Five years ago The Nature Conservancy purchased 161,000 acres of land in the Adirondack Park. Subsequently New York State acquired conservation easements that will protect 92,000 of those acres but allow continued commercial logging. Another 65,000 acres is slated to be purchased by the state and added to the Park which is protected by the “forever wild” article in the state’s constitution and would preclude any commercial logging.
The final step in this complex preservation transaction is now being challenged by an on-line petition that urges the state to use a conservation easement rather than a fee purchase. From a preservation standpoint this would mean the lands would remain in private ownership and could be used for commercial logging and various hunting and fishing camps would not be displaced. The petition alleges that the cost of acquiring a conservation easement would be $18 million with no ongoing costs as opposed to a first year cost of $60 million and a total cost of $400 million over ten years taking into account lost taxes, management expenses and lost opportunity costs.
The petition is supported by the Local Government Review Board and the Adirondack Association of Towns and Villages. One argument that proponents of the petition make is that “forever wild” status could make dealing with invasive species more difficult if not impossible and put the private forest lands at risk as well.
The tension between those living in the park and relying on its lands to make a living and those who seek to have it protected and preserved is a longstanding challenge to those responsible for making and implementing environmental and economic development policy in the state. The Adirondack Park is the largest park in the lower 48 states and is unique in having 130,000 permanent residents living within its boundaries. In many ways it is an ongoing experiment in what it means for humans to live in a fragile ecosystem on a sustainable basis.
Since beginning this forum several months ago, one of the biggest surprises to me is the extent of the controversy over tapping into the Marcellus shale formations for trapped natural gas. The land rush to acquire drilling rights and the ensuing energy boom throughout much of the northern Appalachian region has generated concerns in the environmental community regarding the impact of tracking on water supplies and air quality. Approximately 25,000 wells are being cracked annually and 4 million gallons of fluid were injected under pressure into each of those wells.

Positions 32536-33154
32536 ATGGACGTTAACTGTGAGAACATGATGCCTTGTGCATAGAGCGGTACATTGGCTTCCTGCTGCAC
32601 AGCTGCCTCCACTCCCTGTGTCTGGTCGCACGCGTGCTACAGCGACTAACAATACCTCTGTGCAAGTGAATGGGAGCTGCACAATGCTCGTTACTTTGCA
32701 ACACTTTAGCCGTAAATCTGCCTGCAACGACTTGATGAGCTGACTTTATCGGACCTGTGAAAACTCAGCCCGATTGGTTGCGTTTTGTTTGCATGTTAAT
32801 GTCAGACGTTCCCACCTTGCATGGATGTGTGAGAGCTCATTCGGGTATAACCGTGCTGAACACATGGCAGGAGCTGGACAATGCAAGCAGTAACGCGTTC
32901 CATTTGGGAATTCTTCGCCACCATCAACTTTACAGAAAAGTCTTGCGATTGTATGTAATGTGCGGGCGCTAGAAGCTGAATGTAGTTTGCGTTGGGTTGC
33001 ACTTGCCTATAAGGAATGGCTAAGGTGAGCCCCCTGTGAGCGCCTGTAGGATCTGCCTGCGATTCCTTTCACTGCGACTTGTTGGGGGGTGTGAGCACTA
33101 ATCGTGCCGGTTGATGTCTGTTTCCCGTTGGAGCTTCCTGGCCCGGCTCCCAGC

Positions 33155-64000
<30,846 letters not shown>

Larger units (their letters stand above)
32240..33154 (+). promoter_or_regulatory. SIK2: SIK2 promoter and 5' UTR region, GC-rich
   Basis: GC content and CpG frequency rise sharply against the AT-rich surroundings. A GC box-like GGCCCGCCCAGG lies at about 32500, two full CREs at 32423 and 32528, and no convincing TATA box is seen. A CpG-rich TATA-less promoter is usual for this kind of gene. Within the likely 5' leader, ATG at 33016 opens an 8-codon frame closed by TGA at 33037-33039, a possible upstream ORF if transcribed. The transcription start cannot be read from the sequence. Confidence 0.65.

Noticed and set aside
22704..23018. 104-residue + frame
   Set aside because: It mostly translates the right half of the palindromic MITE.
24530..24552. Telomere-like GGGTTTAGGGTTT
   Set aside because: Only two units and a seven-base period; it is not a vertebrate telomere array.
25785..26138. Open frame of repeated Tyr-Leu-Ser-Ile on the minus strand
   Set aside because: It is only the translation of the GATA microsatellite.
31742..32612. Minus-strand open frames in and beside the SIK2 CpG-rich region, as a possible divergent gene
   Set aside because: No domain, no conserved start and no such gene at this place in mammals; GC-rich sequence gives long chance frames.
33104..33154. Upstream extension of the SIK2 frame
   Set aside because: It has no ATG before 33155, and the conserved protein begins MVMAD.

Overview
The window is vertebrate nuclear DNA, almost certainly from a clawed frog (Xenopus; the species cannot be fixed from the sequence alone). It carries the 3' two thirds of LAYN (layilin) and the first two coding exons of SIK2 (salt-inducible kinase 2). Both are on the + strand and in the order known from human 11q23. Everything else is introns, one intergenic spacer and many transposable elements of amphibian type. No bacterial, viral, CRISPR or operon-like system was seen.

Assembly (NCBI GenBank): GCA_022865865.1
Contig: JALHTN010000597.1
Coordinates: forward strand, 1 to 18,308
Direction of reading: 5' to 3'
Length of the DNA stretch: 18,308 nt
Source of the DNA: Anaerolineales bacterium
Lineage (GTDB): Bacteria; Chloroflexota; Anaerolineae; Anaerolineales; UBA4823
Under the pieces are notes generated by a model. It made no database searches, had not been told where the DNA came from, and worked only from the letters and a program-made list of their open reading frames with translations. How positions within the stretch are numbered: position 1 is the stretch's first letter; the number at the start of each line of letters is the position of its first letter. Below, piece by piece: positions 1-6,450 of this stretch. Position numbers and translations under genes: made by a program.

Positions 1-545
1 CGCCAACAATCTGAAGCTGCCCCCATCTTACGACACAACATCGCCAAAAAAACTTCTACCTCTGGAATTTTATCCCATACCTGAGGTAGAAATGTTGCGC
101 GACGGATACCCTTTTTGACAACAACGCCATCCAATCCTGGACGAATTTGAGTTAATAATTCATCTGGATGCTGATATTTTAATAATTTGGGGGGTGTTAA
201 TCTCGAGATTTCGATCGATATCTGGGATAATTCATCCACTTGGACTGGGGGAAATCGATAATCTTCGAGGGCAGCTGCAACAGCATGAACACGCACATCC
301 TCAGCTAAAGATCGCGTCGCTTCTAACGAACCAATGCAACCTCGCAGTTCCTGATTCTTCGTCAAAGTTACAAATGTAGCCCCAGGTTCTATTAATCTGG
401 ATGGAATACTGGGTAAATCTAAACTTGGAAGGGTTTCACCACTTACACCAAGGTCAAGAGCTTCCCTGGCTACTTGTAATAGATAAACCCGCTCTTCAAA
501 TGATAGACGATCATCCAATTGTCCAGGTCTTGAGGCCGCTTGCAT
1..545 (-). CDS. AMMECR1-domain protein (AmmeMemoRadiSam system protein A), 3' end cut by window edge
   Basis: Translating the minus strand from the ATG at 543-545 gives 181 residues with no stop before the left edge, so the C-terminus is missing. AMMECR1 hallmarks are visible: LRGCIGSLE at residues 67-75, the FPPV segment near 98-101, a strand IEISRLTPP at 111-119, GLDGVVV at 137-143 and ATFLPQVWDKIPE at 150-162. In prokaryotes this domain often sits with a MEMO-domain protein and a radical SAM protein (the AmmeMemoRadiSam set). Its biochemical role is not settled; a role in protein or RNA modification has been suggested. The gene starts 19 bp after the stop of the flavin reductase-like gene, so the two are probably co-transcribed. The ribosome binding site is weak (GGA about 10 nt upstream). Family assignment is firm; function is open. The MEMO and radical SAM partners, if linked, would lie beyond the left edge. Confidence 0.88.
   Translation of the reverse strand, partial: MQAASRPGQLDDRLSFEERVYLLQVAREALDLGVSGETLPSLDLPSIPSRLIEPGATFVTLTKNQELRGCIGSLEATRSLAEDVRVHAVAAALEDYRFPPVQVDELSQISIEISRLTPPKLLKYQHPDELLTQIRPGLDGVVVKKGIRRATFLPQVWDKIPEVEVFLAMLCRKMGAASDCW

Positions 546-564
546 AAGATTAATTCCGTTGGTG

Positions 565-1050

Regulators have been caught off-guard by the explosion of activity in this area and have sought to play catch up for the past several years.
EPA has just issued the first regulations regarding air pollution emissions at fracking sites. However, the agency is prevented from addressing the more serious concerns about fracking’s impact on water because in 2005 Congress at the urging of Vice President Cheney exempted gas drilling from the Clean Water Act.
Some 200 local governments have stepped into the regulatory void and banned fracking in their jurisdictions. This movement is likely to grow with the recent New York court decision upholding the Town of Dryden’s ban on tracking there. That decision in turn generated a reaction by the Joint Landowners Coalition of New York. The JLCNY’s Declaration of Landowner Rights calls for “a uniform standard for natural gas development” arguing that local bans such as the one in Dryden result in “a confusing legal patchwork that impedes private property rights, hinders progress and limits viable economic opportunity”.
It will be interesting to see how the struggle to manage this latest energy boom plays out among the local, state and federal levels of government. If history is any guide, the gas drilling industry will prefer the certainty and uniformity available only from the federal government.